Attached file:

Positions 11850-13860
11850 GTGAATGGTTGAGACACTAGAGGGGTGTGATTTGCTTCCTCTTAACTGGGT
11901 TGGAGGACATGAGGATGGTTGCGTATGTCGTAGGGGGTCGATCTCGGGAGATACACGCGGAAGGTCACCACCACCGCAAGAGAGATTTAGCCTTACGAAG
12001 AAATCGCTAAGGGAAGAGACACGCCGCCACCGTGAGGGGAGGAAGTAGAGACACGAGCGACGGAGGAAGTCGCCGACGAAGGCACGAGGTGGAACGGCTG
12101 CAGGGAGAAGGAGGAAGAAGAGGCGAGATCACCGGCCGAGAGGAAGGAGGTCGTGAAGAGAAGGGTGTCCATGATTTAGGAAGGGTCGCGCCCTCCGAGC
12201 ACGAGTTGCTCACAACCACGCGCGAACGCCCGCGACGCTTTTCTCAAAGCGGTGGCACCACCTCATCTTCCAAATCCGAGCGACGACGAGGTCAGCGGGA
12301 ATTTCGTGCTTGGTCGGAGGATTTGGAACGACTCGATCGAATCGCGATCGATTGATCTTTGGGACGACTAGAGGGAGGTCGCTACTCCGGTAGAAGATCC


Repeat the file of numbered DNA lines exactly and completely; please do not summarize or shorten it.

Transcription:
Positions 11850-13860
11850 GTGAATGGTTGAGACACTAGAGGGGTGTGATTTGCTTCCTCTTAACTGGGT
11901 TGGAGGACATGAGGATGGTTGCGTATGTCGTAGGGGGTCGATCTCGGGAGATACACGCGGAAGGTCACCACCACCGCAAGAGAGATTTAGCCTTACGAAG
12001 AAATCGCTAAGGGAAGAGACACGCCGCCACCGTGAGGGGAGGAAGTAGAGACACGAGCGACGGAGGAAGTCGCCGACGAAGGCACGAGGTGGAACGGCTG
12101 CAGGGAGAAGGAGGAAGAAGAGGCGAGATCACCGGCCGAGAGGAAGGAGGTCGTGAAGAGAAGGGTGTCCATGATTTAGGAAGGGTCGCGCCCTCCGAGC
12201 ACGAGTTGCTCACAACCACGCGCGAACGCCCGCGACGCTTTTCTCAAAGCGGTGGCACCACCTCATCTTCCAAATCCGAGCGACGACGAGGTCAGCGGGA
12301 ATTTCGTGCTTGGTCGGAGGATTTGGAACGACTCGATCGAATCGCGATCGATTGATCTTTGGGACGACTAGAGGGAGGTCGCTACTCCGGTAGAAGATCC